Richard: Do you have any ideas for a comic book of your own?
Nathan: Oh, yes, many. I love to write and edit, which I often do.
Richard: What are you currently working on and what do you have planned for the future?
Nathan: I am currently inking "Indiana Jones and the Tomb of the Gods" and some more "Legion of Superheroes in the 31st Century" (ack! Whatever happened to books with short titles! Where are "Plop!" and "Prez" when you need them?)...Some more announcements I can't make quite yet.
Richard: Who do you admire in the comics industry?
Nathan: I admire anyone who survives working in the comics industry! It's hard work and little pay and none of the corporate publishing entities have had the slightest interest in actually selling the print books for the last decade. The rise of internet publishing will change the face of comics and make it a mass-market success again...I am very much looking forward to that day. My influences would be far too many to name. It would be most true to say that the comics readers are my heroes, for making the extreme effort to find and support our work!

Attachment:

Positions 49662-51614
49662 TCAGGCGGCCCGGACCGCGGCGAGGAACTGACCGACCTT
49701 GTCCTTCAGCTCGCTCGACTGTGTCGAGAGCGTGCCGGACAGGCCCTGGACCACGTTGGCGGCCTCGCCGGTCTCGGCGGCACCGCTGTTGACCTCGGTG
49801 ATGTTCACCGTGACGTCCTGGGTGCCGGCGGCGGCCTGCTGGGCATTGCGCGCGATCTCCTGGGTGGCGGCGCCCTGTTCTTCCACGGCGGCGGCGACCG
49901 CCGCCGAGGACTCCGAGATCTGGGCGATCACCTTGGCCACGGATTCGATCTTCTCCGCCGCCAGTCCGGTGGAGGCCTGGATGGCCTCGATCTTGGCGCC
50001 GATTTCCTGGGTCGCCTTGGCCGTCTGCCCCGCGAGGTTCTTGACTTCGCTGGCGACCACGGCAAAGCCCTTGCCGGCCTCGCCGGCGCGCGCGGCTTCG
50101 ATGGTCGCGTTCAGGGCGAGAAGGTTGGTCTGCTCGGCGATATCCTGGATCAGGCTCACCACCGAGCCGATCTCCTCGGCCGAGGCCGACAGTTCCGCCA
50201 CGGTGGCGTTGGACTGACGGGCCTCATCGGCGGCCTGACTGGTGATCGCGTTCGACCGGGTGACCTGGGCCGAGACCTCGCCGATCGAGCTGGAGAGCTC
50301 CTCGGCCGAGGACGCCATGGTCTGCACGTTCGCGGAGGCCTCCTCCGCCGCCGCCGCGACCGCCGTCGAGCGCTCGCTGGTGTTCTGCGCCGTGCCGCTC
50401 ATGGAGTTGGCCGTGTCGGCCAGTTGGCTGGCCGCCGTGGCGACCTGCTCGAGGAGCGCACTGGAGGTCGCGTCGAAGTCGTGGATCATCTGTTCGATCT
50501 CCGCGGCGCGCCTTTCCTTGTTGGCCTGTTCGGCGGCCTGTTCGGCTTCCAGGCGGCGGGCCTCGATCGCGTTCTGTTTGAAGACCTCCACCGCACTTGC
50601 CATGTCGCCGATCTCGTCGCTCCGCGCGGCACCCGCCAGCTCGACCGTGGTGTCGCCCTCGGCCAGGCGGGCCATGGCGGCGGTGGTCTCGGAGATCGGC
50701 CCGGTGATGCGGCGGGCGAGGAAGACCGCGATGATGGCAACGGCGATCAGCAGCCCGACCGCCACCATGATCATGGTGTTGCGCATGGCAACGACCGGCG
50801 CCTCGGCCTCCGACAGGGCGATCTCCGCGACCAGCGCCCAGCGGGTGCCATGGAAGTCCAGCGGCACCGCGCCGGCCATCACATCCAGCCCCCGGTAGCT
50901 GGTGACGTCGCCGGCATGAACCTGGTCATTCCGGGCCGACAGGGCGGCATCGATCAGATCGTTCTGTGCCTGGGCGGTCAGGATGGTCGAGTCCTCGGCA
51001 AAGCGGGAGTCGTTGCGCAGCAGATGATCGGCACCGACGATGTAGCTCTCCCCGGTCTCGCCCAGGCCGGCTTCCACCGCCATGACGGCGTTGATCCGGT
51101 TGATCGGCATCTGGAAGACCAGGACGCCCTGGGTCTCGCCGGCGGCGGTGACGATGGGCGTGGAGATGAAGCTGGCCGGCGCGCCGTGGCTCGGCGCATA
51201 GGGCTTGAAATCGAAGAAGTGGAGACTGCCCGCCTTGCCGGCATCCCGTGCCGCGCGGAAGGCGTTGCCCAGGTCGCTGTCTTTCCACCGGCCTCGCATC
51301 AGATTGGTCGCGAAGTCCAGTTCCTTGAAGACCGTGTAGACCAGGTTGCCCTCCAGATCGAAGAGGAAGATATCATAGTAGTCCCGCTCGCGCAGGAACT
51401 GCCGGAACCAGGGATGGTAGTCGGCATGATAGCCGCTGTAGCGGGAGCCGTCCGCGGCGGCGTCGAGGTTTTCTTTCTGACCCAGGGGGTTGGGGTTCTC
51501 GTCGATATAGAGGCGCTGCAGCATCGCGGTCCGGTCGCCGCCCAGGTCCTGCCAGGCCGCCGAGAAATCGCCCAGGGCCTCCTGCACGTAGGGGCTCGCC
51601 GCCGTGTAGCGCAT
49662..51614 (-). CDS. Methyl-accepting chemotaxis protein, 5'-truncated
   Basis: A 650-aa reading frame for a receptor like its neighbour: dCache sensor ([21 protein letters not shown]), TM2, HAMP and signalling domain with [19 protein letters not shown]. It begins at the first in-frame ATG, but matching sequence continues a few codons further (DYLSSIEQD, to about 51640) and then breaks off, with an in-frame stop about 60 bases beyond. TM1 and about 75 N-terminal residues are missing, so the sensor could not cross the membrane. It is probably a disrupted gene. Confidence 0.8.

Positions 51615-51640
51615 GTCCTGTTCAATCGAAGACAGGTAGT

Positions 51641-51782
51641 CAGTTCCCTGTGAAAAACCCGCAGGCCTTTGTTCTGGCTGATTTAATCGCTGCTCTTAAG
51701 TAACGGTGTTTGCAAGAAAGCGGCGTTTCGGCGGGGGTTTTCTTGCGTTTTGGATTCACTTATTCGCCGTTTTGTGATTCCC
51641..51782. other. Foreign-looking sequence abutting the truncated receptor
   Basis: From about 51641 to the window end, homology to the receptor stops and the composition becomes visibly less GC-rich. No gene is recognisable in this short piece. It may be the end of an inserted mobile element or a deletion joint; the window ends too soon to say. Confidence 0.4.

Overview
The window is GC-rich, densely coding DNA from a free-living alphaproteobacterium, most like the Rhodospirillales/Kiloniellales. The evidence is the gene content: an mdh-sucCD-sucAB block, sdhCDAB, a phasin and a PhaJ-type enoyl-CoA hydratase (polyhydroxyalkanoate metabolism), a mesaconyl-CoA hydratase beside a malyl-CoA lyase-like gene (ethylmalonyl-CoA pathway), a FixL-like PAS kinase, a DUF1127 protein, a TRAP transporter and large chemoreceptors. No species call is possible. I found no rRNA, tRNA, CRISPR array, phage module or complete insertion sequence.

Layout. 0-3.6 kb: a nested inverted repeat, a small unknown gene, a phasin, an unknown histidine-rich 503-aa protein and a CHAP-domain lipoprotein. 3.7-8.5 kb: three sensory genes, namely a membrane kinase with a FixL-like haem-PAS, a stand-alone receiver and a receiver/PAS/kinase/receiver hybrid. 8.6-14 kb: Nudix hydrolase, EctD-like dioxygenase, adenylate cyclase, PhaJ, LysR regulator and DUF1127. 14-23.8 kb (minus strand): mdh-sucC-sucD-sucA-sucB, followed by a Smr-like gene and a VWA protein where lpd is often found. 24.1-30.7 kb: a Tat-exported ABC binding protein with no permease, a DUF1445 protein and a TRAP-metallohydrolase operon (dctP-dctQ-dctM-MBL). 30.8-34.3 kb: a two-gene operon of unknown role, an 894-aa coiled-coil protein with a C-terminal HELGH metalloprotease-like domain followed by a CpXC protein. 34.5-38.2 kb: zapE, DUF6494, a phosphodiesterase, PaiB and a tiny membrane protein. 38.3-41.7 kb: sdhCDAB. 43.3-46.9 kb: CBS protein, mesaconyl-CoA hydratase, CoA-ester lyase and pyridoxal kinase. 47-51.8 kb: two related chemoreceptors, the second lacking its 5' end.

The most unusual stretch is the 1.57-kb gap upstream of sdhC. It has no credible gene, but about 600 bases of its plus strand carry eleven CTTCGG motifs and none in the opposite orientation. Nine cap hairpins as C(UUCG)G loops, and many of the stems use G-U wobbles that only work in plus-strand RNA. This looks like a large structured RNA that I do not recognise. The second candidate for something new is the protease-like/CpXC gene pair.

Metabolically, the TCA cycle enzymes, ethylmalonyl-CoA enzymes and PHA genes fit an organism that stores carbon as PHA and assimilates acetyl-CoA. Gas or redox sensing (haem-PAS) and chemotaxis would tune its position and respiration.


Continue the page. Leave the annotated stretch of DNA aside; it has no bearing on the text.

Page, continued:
Richard: What comics did you read as a kid and do you read now?
Nathan: As a kid, I read every comic I could scrounge, beg, or borrow. I loved superheroes. As an adult, I follow my favorite creators around almost regardless of what they are working on. Whatever Alan Moore writes, I will read. Whatever Adam Hughes draws, I will look at. But really, as an adult, I'll read every single comic I can scrounge, beg, or borrow!
Richard: How can someone contact you?
Nathan: I am always reachable through my website: www.nathanmassengill.com
Richard: Any final words of wisdom?
Nathan: Were there any beginning words?! Where were they? I need to make a note... ;)